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House District 33 pits longtime Democratic incumbent Mitch Greenlick against Republican newcomer Elizabeth Reye.

Democratic Rep. Mitch Greenlick says he'll pursue long-held goals of universal health coverage for all Oregonians and a merger of Portland State University with Oregon Health & Science University if elected Nov. 6 to a ninth and final term.

Republican opponent Elizabeth Reye says she shares the first goal — though not Greenlick's way of achieving it — and has a different plan for higher education.

Greenlick and Reye appeared together Monday, Oct. 22, at a Washington County Public Affairs Forum. They are running in District 33, which extends from Northwest Portland into Washington County, including Bethany and Cedar Mill.

As of September, Democrats accounted for 43.7 percent, Republicans 18.6 percent and nonaffiliated 32.2 percent of registered voters.

Greenlick, 83, was first elected in 2002 after a narrow loss two years earlier. He is a retired professor of public health at Oregon Health & Science University. He has been chairman or co-chairman of the House Health Care Committee since 2007.

Oregon's uninsured rate has dropped from 18 to 5 percent, largely due to the expansion of the Oregon Health Plan, which now covers one in four Oregonians.

"I had a lot to do with that (decline)," he said at the forum. "If it weren't for weird stuff in Washington, D.C., we could be even closer."

Greenlick was a chief sponsor of a proposal that would have declared health care a right under the Oregon Constitution. The House cleared the amendment on a party-line vote in 2018, but it died in the Senate and did not go to voters.

"I am committed to make it finally happen," he said.

Reye, 40, is a neuroscientist with a bachelor's degree from Johns Hopkins University.

"I do not approve of a constitutional amendment that will make it very expensive," she said. "I have not seen anything that the government has completely taken over that it has done well with. I would like to see universal health care, but I doubt our current way of doing it is going to work."

Reye criticized Greenlick's campaign contributions — he has raised almost $43,000 in 2018, compared with $600 for Reye — but Greenlick said he has supported measures to change the system. Greenlick also said Reye erred in attributing contributions to him from Kaiser Permanente, a former employer — and also a nonprofit that is barred from giving.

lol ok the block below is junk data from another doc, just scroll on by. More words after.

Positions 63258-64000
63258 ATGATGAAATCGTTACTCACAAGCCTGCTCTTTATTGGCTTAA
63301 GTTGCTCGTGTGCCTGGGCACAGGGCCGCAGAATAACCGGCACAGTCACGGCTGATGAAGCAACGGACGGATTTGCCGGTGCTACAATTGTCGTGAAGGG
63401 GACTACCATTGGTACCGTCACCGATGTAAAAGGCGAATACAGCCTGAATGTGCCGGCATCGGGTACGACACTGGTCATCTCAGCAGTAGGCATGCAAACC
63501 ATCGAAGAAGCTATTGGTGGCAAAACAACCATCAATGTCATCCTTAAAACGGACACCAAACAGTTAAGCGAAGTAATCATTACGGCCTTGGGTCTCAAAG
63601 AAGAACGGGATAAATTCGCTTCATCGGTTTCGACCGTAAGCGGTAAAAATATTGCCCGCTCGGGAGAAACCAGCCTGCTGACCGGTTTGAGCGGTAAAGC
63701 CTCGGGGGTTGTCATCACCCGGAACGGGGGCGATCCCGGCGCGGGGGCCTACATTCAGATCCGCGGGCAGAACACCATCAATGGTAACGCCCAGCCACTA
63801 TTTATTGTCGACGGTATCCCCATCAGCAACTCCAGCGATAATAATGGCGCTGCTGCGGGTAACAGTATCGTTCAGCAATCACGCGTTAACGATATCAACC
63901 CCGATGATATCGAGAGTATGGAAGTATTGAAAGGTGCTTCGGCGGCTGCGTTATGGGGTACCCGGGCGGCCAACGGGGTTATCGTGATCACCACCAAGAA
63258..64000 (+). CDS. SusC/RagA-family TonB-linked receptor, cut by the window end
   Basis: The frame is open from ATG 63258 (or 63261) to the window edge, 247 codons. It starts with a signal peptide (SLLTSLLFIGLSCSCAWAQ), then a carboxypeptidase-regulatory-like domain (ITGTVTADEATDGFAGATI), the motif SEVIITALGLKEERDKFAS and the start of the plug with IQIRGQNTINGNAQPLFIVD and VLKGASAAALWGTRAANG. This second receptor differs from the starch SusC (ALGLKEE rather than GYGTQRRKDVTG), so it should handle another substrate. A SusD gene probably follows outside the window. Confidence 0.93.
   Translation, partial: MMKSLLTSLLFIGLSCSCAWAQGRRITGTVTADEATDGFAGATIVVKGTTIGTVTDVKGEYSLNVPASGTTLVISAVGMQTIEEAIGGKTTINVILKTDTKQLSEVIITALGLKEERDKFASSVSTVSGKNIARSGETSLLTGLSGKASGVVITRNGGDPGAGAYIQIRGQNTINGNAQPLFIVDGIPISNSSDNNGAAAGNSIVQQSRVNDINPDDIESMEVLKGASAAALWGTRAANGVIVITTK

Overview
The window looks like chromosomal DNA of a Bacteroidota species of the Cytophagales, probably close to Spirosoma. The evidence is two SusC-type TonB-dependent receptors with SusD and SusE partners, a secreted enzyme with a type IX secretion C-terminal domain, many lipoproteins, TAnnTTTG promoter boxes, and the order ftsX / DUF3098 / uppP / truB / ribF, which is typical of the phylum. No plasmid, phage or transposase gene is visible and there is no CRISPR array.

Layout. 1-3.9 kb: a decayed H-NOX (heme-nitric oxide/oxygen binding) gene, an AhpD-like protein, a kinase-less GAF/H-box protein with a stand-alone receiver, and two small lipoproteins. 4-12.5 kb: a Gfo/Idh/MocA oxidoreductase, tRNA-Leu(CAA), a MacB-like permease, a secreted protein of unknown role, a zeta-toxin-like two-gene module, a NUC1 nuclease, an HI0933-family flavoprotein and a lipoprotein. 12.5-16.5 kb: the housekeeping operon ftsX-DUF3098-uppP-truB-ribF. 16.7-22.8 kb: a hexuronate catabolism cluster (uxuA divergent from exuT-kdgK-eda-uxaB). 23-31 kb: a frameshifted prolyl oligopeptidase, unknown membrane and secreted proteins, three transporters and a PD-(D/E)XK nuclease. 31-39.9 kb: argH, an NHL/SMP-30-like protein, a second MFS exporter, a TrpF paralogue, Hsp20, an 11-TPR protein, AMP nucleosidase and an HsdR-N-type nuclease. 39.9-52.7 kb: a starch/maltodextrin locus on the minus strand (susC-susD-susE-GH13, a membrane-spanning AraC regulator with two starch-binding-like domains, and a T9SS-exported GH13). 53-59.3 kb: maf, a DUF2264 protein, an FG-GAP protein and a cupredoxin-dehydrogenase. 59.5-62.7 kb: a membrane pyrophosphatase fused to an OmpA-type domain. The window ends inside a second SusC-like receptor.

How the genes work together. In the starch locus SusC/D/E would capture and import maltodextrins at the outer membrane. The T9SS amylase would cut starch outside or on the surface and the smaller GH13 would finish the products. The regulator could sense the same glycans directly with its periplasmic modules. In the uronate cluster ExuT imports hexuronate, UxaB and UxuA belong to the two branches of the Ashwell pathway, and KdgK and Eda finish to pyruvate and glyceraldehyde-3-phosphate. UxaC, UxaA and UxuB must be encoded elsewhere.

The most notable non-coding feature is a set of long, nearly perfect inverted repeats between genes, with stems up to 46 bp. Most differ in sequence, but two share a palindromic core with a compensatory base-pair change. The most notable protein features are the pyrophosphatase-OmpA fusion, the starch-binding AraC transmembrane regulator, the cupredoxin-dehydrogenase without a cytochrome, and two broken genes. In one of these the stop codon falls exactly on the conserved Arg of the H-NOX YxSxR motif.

Reye said too little of Oregon's income taxes go to schools. About 40 percent of the state general fund, which relies on income taxes, goes to school aid.

"We're taking the money from the children and we're giving it to our general fund and paying for other things — and that's wrong," Reye said.

But Greenlick said that statewide property tax limits that voters approved in the 1990s deprive local districts of the means to raise their own money, except for construction bonds. (Districts also can seek local-option levies, which can last no more than five years.)

"It (limit) essentially took away local control of schools and handed it over with the requirement that the state fund schools out of the state general fund — and creates a 90-person school board in Salem," he said.

Greenlick said he harbors hope for a joint House-Senate committee looking at schools.

Greenlick has been a longtime advocate of the merger of Portland State University and Oregon Health & Science University. He also said he favors free or reduced tuition.

Reye said she would work toward Georgia's plan, which uses lottery proceeds to provide scholarships to qualifying students. Both Oregon and Georgia use lottery proceeds for education, although the Oregon Lottery — which voters created in 1984 to provide money for economic development — supports a variety of programs.

On transportation, Reye said Portland should have a westside bypass to complete a highway loop around the area, similar to Atlanta and Phoenix, where she once lived.

"Why don't we?" she asked.

"The real issue is urban planning," Greenlick responded. He said traffic congestion could be eased if thousands of workers could live in Washington County, instead of commuting to their jobs from elsewhere.

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